Rhythm Boxes – Understanding Rhythm and Counting

A resource that will be great for everyone!

You simply print out the pages. Keep the first page as it is and then the next pages you can cut out the notes. They will fit into the boxes. The number they start on helps with counting. 🙂

You may want to laminate the pieces if you intend to use them repeatedly in your studio.

Click here to see the resource on TeachersPayTeachers!

Posted in General Music Methods (K-12) Notes, Lesson Plans & Ideas, Uncategorized | Tagged , , , , , , , , , , , , , , , , , , , | Leave a comment

Reader Input Desired!

In my previous post I had mentioned that I was beginning a fantasy novel. Naturally this means that I have had less time to blog and create other resources for my followers. (Granted, not a huge following, but I get usually over a thousand views a month.). If there is something you would like help compiling information on, musically, please leave me a comment so I can keep that it mind!

My book is geared toward younger readers, in the middle to high school age range. My characters range from age 11 to early 20s (for the primary characters). There are dragons and other fantasy elements, but I am attempting to keep things as real as possible otherwise, so that it will seem as though this is a past that could have happened.

Culturally the world is distinctly Anglo-Saxon, with other characters of Celtic  (Welsh/Pict/Celtic) and Eastern (Arabic) ancestry making appearances.

I would love your input on:

  1. “Lessons” you might like to have included in a story of this type.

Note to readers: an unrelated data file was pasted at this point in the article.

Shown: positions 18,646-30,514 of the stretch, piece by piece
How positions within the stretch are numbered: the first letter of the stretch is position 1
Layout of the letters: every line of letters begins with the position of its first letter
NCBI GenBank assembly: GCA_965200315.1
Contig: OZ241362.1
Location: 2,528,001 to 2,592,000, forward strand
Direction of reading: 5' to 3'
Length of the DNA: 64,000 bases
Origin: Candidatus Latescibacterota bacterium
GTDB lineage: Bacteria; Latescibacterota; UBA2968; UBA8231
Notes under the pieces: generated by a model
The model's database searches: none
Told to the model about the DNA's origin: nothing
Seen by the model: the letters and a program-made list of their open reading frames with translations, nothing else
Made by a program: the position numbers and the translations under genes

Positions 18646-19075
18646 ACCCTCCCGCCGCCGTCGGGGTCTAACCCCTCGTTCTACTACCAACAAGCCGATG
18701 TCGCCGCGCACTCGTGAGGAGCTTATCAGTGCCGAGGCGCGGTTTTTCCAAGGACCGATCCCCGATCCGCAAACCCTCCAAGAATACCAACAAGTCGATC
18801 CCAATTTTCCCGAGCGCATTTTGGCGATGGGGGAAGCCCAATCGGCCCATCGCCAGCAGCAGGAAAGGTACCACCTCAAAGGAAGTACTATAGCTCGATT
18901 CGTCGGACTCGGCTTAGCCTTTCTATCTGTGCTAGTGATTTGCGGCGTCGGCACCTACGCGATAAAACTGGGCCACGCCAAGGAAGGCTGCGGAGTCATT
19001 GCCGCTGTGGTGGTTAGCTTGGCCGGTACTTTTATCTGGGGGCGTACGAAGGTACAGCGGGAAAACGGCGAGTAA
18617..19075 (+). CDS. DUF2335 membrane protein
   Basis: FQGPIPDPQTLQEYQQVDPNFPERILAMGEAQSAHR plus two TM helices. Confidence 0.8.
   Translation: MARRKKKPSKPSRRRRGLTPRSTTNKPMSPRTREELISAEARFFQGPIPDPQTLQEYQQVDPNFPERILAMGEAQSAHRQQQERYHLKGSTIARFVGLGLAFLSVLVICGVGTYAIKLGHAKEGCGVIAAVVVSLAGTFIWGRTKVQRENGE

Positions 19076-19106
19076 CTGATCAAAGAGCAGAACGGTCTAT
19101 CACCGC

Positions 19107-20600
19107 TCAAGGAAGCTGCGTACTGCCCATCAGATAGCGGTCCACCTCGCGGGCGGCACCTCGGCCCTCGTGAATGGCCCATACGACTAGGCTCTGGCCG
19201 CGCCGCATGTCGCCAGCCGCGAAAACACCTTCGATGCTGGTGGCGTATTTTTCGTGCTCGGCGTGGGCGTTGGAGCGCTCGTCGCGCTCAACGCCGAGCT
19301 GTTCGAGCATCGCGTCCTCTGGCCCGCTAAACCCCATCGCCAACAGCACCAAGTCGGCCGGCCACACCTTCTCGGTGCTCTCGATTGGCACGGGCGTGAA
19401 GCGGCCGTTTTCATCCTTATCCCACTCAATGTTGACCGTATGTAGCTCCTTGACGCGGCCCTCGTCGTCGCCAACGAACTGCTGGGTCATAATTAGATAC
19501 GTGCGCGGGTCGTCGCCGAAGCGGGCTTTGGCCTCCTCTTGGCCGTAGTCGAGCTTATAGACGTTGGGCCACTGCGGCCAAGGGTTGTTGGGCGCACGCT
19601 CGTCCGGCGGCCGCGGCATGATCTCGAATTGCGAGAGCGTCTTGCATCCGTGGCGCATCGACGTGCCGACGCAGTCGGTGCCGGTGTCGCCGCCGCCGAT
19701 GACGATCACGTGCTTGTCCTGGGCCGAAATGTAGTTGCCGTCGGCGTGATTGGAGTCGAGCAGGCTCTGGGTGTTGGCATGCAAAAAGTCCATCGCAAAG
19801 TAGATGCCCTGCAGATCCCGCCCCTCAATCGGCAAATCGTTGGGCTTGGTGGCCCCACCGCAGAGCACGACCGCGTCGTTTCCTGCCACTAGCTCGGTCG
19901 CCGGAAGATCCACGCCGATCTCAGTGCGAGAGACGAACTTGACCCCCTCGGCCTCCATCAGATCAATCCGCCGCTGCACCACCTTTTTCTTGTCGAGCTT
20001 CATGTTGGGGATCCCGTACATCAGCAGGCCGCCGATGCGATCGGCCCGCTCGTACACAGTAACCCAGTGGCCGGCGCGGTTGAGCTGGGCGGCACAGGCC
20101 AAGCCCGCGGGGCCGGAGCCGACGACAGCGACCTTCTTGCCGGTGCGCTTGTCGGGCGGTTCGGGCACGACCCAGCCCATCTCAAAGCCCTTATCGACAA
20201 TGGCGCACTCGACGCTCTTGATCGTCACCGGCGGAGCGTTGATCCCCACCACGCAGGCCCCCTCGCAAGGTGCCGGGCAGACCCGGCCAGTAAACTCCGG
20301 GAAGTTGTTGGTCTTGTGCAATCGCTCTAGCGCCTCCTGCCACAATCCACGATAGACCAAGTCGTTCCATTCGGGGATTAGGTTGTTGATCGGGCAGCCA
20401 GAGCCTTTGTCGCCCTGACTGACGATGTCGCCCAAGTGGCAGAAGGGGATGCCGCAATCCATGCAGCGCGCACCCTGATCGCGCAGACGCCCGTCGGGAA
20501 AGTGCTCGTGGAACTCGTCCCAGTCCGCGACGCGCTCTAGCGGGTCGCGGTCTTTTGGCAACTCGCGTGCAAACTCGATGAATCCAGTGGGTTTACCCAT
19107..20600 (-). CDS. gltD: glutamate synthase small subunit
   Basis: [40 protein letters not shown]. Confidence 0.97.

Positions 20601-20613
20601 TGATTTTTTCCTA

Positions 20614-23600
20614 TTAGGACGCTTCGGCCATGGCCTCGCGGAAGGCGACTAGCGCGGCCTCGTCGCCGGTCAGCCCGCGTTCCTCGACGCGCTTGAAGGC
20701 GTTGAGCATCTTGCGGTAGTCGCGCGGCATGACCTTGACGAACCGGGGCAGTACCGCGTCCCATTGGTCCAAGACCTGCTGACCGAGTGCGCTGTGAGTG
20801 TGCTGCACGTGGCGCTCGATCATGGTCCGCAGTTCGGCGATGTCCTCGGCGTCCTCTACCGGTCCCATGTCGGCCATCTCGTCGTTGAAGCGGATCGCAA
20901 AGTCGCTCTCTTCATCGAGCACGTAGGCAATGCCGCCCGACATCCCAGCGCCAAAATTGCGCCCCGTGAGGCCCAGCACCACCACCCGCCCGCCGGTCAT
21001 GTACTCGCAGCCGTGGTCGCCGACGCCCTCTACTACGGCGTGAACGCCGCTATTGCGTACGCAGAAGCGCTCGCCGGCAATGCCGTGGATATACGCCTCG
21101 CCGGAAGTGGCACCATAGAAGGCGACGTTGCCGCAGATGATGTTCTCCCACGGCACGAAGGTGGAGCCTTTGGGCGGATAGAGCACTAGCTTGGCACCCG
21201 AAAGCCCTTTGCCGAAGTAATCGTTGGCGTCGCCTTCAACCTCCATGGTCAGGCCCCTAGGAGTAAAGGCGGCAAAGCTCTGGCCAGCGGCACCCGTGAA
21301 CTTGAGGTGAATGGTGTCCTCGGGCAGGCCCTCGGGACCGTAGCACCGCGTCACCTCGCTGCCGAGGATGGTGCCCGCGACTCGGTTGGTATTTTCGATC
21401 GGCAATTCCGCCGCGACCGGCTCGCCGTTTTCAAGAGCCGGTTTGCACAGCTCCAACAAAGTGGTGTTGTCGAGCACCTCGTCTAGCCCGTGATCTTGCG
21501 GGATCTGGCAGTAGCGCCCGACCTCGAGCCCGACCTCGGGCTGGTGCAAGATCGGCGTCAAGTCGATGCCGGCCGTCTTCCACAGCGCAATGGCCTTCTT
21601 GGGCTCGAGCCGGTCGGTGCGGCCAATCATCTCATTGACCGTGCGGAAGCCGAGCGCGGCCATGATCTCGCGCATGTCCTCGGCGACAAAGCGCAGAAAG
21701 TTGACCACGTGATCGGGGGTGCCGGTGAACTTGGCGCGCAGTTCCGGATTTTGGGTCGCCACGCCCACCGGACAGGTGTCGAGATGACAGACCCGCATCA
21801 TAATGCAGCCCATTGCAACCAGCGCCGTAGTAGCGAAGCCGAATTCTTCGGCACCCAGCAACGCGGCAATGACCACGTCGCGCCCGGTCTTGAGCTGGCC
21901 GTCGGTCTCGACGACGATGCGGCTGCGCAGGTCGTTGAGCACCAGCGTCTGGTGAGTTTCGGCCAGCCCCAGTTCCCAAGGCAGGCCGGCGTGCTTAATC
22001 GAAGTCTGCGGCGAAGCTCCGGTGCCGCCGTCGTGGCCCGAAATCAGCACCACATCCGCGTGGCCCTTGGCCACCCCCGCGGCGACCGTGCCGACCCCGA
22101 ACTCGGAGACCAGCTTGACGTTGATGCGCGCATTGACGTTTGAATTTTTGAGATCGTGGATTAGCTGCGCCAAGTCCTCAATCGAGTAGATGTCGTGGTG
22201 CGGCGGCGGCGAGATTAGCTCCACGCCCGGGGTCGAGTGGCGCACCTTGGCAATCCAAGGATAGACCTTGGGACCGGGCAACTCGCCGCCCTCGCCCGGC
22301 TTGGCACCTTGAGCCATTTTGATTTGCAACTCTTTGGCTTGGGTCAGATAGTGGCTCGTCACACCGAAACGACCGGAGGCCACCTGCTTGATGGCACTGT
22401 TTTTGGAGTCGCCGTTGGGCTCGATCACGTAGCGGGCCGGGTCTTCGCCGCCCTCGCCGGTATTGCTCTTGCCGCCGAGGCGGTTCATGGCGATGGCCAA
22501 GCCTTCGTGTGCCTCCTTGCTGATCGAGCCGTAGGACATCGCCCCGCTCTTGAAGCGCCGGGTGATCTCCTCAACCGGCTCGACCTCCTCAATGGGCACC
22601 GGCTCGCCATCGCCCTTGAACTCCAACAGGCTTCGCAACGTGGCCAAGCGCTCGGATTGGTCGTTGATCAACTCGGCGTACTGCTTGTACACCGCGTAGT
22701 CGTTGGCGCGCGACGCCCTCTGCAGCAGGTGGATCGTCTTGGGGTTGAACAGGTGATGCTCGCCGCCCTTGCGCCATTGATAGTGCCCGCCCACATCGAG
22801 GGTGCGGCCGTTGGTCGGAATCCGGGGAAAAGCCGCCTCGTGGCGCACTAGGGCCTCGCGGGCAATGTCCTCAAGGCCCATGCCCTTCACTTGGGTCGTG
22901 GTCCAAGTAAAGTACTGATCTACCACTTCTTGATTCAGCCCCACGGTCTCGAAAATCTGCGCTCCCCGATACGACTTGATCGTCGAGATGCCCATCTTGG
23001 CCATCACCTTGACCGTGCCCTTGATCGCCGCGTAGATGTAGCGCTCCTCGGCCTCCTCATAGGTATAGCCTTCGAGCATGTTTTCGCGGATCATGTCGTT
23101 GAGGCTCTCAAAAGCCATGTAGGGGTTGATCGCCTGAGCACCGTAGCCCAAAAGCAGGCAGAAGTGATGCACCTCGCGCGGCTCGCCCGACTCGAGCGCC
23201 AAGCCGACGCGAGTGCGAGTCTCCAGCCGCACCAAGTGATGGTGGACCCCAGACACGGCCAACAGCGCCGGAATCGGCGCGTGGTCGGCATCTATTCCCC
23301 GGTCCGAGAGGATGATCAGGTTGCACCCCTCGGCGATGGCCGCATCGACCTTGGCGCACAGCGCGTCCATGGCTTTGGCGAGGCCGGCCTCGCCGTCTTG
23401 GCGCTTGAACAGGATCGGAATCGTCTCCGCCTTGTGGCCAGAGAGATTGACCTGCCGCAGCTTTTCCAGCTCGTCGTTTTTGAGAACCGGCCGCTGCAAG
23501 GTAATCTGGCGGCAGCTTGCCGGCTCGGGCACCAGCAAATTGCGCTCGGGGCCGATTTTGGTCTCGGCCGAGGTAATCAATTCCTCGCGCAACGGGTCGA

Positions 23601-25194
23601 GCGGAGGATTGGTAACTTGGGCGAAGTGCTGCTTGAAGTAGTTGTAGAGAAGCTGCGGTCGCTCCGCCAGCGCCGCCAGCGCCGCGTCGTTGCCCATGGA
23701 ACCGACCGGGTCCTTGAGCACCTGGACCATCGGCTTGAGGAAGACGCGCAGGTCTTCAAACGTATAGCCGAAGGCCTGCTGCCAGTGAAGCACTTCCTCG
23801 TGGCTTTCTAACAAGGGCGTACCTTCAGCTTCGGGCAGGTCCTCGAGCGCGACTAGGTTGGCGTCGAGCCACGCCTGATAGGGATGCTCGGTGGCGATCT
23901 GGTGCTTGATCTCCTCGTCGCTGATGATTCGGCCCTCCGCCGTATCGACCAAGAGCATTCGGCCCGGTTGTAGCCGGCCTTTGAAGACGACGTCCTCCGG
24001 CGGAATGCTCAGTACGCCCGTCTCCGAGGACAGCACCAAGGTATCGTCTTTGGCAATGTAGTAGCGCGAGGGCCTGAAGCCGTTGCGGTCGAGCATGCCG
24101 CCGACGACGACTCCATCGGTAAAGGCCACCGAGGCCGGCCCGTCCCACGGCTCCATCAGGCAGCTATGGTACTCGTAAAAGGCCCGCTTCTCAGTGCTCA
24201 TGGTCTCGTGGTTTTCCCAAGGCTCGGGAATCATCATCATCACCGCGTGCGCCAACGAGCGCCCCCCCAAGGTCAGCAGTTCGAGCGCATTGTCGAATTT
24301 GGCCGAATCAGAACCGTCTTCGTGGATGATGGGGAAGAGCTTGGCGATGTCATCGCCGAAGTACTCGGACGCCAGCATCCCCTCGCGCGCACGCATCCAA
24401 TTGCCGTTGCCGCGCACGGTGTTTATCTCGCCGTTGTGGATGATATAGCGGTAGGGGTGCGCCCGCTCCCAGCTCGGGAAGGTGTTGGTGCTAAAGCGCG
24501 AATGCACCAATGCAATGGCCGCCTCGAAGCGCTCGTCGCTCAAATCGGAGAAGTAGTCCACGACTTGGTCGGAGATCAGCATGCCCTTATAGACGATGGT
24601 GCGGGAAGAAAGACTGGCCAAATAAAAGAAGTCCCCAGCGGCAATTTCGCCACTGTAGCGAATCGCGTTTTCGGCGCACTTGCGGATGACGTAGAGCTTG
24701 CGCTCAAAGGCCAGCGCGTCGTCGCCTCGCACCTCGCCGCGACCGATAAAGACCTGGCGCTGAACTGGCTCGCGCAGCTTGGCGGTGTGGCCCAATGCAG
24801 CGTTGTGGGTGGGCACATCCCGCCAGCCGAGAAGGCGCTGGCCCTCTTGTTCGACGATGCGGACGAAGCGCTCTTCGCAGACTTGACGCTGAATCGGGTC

2. Elements you love to see in fantasy novels.
  3. Elements you hate to see in fantasy novels.
  4. And elements that you love to hate in fantasy novels. (Example: George R.R. Martin is excellent with plot twists and killing off unexpected and seemingly necessary characters, and it makes for great story telling, but I still hate it!)


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Branching Out: Fantasy Novels

Happy New Year everyone!

Sometime in October I decided to branch out in my creative endeavors (which are quite diverse) and begin writing a novel that I have had in my head for over ten years — before I had even decided that I wanted to pursue a music degree!

I can’t tell you much at this point, for fear of revealing  too much of the plot (spoilers and thieves!). But what I can tell you is that it is set in the past, or at least in a setting very like our past that this story could very well have happened. There will be dragons, and mystery, and music will be a part of the story. The book is geared more toward an upper middle school age range but should be fun for all ages.

I would love for my followers to answer these questions:

  1. What is something you always enjoy in a fantasy novel?